Blood is the most vital substance we know. It flows in all of us, deep red, carrying the oxygen we need to live and the baggage of more than 200,000 years of history. For as long as there have been human beings, blood has been the subject of ritual, medicine and legislation. Blood: The Stuff of Life, the newest book from Lawrence Hill, author of The Book of Negroes, is the subject of the 2013 CBC Massey Lectures. It examines how blood has shaped our thoughts and deeds in matters of race, gender, politics and class. Xtra spoke with the award-winning writer about how blood continues to affect us.
Xtra: Obviously the ideas of race and genetic history are a pretty significant theme in your writing. Can you talk about how you decided for this book to focus on blood as a vehicle for some of those issues?
Lawrence Hill: I started to think about blood as a unifier and a divider of humanity. I’ve always been interested in social histories of objects, like a social history of coffee, for example, will tell you a lot about social inequalities in the world. A social history of sugar will also tell you a great deal about the nature of humanity, and so coffee, sugar — why not a kind of a social history and a historic meditation on blood and all the different ways that it speaks to us and brings us apart and divides us?
When we talk about blood from an LGBT perspective, one of the first things that come to mind is HIV/AIDS and the idea that we can actually use blood to sort people into categories of “diseased” and “healthy.”
[Blood] definitely can be a lifesaver in a literal medical way, but it can also obviously be a killer. It can be a killer if a mosquito bites you and it has encephalitis or malaria or something, West Nile disease, and that disease kills you as it does many people in the world. Or it can be something that can kill us, or we fear could kill us, through sexually transmitted disease. So I think that what’s happened with blood is that as the world has expanded and as the propagation of disease has expanded, we’ve become paranoid and very fearful about our safety and about our blood safety, and so unfortunately, HIV has become kind of a dividing line, and we have chosen, wrongly, in society to stigmatize people who have it, to isolate them, and also to be overly fearful of catching it if we don’t already have it. I think that that fear, the fear of sexually transmitted disease, the fear of picking up somebody else’s illness, the fear of dying from HIV or AIDS, is still quite palpable, and it translates into tremendously discriminatory practices against people in the LGBT community, especially after the tainted blood scandal that arose in the 1980s, when the fear was so incredibly high.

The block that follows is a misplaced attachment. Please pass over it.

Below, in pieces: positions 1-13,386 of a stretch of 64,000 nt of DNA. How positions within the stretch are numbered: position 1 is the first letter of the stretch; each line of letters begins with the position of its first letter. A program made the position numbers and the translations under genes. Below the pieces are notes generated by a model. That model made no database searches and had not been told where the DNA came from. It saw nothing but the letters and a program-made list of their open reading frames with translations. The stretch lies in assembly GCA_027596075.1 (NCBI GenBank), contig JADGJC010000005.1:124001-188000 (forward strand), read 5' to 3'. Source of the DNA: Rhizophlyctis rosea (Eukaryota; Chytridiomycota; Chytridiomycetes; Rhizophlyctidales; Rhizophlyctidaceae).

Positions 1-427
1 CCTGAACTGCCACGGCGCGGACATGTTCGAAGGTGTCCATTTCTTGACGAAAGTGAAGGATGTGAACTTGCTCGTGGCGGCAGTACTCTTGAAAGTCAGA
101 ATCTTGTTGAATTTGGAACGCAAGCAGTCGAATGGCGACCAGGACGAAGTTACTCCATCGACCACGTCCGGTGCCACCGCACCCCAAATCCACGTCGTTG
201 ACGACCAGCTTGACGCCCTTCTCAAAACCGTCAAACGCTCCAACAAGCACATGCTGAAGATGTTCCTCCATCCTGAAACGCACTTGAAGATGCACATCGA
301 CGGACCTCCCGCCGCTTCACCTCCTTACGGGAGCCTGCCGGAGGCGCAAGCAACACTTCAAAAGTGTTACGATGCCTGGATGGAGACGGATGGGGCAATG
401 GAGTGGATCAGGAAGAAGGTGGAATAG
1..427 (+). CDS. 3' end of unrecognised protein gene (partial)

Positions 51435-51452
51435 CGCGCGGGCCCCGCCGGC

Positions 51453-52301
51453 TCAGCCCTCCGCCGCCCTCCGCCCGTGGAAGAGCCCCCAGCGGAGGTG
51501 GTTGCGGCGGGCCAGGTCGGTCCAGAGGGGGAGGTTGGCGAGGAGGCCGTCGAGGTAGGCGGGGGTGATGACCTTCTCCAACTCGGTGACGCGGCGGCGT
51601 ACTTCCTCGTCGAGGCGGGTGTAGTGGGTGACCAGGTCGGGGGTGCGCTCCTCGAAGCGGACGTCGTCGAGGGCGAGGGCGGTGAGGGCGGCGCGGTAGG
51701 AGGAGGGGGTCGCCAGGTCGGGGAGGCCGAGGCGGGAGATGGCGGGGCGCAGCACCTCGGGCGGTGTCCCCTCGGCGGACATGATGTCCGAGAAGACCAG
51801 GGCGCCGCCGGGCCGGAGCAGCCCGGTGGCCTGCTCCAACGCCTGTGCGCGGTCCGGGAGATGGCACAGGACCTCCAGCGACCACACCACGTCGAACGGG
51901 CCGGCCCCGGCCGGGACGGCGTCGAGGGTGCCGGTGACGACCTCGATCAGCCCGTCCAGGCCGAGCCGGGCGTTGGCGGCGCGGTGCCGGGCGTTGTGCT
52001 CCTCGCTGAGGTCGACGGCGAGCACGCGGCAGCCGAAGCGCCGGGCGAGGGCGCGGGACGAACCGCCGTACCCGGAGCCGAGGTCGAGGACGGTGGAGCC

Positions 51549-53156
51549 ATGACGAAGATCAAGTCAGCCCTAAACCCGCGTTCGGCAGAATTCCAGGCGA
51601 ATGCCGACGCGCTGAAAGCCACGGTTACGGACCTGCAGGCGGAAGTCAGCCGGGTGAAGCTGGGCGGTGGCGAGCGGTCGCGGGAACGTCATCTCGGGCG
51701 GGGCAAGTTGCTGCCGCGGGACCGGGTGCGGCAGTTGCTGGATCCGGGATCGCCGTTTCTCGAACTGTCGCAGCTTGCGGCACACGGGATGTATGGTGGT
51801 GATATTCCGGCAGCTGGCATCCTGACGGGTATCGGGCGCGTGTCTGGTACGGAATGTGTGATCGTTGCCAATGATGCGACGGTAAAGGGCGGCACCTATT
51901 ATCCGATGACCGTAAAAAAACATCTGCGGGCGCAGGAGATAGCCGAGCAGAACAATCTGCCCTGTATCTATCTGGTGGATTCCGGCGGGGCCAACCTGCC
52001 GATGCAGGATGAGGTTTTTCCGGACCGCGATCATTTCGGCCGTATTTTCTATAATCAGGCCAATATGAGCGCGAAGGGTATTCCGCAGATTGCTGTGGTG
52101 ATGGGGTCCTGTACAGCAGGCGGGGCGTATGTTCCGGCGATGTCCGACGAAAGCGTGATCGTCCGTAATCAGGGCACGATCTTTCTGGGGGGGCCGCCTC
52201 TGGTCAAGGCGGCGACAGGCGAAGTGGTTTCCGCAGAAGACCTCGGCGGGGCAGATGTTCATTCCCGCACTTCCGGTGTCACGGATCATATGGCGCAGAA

This brings up the issue of the Canadian Blood Services’ ban on gay men donating blood, which was recently lifted but with the stipulation that they must be celibate for five years. Obviously, it’s been lifted in name only; how do you think that ideas of cleanliness and fear have shaped our attitudes and policies surrounding blood safety?
I like to compare it to what happened at the time of the Second World War. For the first time we had the technology to remove and store and then safely transfuse blood, [and] just as we were acquiring the technology to do so for the first time ever, we in North America, specifically the American government and the American Medical [Association], passed rules making it impossible, illegal, for black people to donate to white recipients . . . Even though it was fully understood that there was no medical or scientific difference between bloods of so-called "races," still the decision was made.
So just like people were segregated by race, so was their blood. It had nothing to do with science and medicine and everything to do with social discrimination. I would argue that the same thing is true now in terms of the blanket ban on blood donations by gay males. It’s ridiculous to have a five-year ban. Who will that allow to donate? What sexually active, healthy person is going to be abstinent for five years in order to donate blood? It’s ridiculous — it just seems like a Canadian compromise to a silly extreme. I can’t see how that five-year rule really makes any difference to anybody who’s living actively, and I don’t understand why in this day and age it still seems necessary socially to ban all gay men who are sexually active from donating blood. It seems like a blanket that’s far too thick and wide, and it taints a person by dint of their sexual orientation when what really should be at issue is the safety of their blood, not their sexual orientation.